When you have bought your mounts, the next thing is to separate them by undoing the hex bolts on the rings so that the bases are separate from the top rings. Then open up the base clamps using by loosening the hex bolts and place the bases of the mounts on the dovetail grooves on the action of your rifle. The base of the mounts should be far enough apart to hold the scope at each end. Then tighten them up, but don’t over-tighten them.
Sit the scope on top of the base of the mounts and attach the rings, BUT don’t tighten them too much; the scope should move freely within the rings at this stage. The reason for this is so that you can adjust the scope position to get the correct amount of eye relief.
To do this, shoulder the rifle as if you are about to take a shot and then move the scope back and forth within the rings until you get a full sight picture without any dark edges around the edges.
At the same time you might want to check that the scope is not canted (tilted left or right) and you can do this by hanging up a plumb bob from a tree branch or something else and then lining up the crosshairs so that the vertical one lines up with the plumb-line. Ensuring that the scope is not canted is important because a tilted scope can cause windage errors.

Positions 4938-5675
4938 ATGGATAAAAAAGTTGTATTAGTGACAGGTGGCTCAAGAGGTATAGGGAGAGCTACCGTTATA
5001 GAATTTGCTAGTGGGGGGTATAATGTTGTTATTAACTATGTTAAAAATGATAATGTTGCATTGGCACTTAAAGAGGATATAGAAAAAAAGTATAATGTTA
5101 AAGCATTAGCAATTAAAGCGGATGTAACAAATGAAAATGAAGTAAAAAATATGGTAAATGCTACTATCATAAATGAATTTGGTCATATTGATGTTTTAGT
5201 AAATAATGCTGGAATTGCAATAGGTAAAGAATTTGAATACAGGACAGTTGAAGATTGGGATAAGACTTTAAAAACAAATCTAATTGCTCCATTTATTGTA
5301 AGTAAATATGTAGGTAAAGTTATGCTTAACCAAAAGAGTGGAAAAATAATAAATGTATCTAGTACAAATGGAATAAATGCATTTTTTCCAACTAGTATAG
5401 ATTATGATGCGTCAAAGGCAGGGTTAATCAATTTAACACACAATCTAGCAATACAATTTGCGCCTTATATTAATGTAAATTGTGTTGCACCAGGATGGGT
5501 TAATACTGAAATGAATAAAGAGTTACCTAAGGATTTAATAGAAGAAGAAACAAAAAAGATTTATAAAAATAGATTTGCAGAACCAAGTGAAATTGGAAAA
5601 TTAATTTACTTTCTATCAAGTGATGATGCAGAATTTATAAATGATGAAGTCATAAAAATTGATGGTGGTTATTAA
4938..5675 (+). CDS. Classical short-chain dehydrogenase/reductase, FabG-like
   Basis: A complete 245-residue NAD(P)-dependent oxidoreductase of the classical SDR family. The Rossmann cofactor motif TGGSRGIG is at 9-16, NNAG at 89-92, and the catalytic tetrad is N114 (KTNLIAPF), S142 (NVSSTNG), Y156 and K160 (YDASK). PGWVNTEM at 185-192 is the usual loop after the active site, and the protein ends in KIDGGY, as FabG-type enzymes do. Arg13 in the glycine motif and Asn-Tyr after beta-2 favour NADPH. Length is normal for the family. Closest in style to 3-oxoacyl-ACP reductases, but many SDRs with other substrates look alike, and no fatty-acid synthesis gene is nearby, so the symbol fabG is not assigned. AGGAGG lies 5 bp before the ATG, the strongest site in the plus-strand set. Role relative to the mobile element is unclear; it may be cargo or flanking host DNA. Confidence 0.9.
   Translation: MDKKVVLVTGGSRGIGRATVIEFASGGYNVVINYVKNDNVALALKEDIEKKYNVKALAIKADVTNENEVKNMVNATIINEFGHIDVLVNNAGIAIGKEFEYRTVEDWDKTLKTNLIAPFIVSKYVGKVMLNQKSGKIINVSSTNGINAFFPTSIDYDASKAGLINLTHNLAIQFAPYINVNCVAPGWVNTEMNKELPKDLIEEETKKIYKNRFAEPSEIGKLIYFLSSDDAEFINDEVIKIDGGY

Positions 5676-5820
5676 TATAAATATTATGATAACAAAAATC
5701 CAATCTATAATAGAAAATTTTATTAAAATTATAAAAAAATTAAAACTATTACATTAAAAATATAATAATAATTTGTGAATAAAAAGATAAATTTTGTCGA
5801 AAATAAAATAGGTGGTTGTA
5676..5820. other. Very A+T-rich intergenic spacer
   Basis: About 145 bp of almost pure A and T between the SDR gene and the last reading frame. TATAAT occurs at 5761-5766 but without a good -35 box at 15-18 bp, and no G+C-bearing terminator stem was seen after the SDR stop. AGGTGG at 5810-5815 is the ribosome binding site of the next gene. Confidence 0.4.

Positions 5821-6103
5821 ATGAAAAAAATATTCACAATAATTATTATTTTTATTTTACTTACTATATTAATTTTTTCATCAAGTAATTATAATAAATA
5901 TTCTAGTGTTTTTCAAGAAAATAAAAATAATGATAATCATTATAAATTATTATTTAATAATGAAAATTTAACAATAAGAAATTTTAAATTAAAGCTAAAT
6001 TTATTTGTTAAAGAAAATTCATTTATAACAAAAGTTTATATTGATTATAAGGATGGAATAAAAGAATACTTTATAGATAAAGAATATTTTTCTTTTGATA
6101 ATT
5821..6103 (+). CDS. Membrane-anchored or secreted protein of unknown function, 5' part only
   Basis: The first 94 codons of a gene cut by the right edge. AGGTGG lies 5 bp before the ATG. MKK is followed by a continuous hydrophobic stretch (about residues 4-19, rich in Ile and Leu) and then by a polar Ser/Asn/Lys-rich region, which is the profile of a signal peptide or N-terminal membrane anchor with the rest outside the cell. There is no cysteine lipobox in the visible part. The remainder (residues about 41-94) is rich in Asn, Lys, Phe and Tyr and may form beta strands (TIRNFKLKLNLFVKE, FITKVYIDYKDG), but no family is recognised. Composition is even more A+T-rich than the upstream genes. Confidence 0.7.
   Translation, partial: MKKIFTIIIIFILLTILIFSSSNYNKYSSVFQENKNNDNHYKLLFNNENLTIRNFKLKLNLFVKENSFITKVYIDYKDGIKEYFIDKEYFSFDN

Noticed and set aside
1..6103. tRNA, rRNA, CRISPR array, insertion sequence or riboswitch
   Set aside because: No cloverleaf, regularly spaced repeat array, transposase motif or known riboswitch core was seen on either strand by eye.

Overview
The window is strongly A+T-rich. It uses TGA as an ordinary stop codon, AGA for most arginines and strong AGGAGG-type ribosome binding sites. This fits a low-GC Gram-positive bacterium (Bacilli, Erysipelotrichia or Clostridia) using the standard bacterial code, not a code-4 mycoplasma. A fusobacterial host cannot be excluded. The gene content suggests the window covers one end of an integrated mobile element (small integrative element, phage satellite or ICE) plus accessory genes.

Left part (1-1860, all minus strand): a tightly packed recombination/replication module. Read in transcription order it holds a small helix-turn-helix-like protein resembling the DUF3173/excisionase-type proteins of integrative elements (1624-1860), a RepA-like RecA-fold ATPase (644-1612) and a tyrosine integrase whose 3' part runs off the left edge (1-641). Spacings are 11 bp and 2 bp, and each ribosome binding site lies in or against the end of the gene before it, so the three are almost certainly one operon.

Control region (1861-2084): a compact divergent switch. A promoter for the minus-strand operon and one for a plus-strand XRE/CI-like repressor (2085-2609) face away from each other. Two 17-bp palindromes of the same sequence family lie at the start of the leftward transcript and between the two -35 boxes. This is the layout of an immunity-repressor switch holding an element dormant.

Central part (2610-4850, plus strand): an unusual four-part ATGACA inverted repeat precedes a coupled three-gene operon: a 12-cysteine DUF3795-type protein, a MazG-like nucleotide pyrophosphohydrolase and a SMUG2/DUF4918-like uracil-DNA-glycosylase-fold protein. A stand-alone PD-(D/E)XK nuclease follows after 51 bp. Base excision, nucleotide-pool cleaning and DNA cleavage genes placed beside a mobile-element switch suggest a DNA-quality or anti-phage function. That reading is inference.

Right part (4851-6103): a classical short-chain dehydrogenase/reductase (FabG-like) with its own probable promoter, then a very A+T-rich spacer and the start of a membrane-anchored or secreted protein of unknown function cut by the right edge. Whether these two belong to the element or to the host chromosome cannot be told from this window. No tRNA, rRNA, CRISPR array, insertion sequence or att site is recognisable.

On the Level
Once you have got the scope level and the eye relief set, then you can start tightening the hex bolts and securing the scope in place. On a four-bolt ring I usually tighten the bolts diagonally (as you would do if you are putting a wheel on a car) doing two on the front first, then two on the back before going back to the front. Don’t over-tighten the rings, or you will crush your scope tube.
Also, keep the gap between the upper scope ring and the lower one the same. This is not for aesthetic reasons, an even gap ensures that the scope is sitting level in relation to the rifle’s action and that the scope is secured evenly, so that the rings won’t bite into the tubes.
However, there are times when you don’t want the scope to sit level and that is on some break-barrel springers which suffer from barrel droop. When shooting with open sights, the shooter won’t notice the droop because the sights sit on the barrel, but when you attach a scope the sights are aligned with the action, not the barrel, then the sights and barrel no longer align and the point of aim and point of impact won’t be the same.
To overcome this you can shim the scope in the rear mount to bring the scope in alignment with the barrel. Various bits of material can be used for this, such as tape wrapped around the scope where it sits on the rear mount, or metal cut from drink cans to pack out the rear mount, but if this is too much trouble for you, then you can always buy the new adjustable mounts.
The final thing to do is give all the hex bolts a final tighten, ensuring that you don’t over-tighten any of them, and then you are ready to zero your rifle. We will look at this process next month.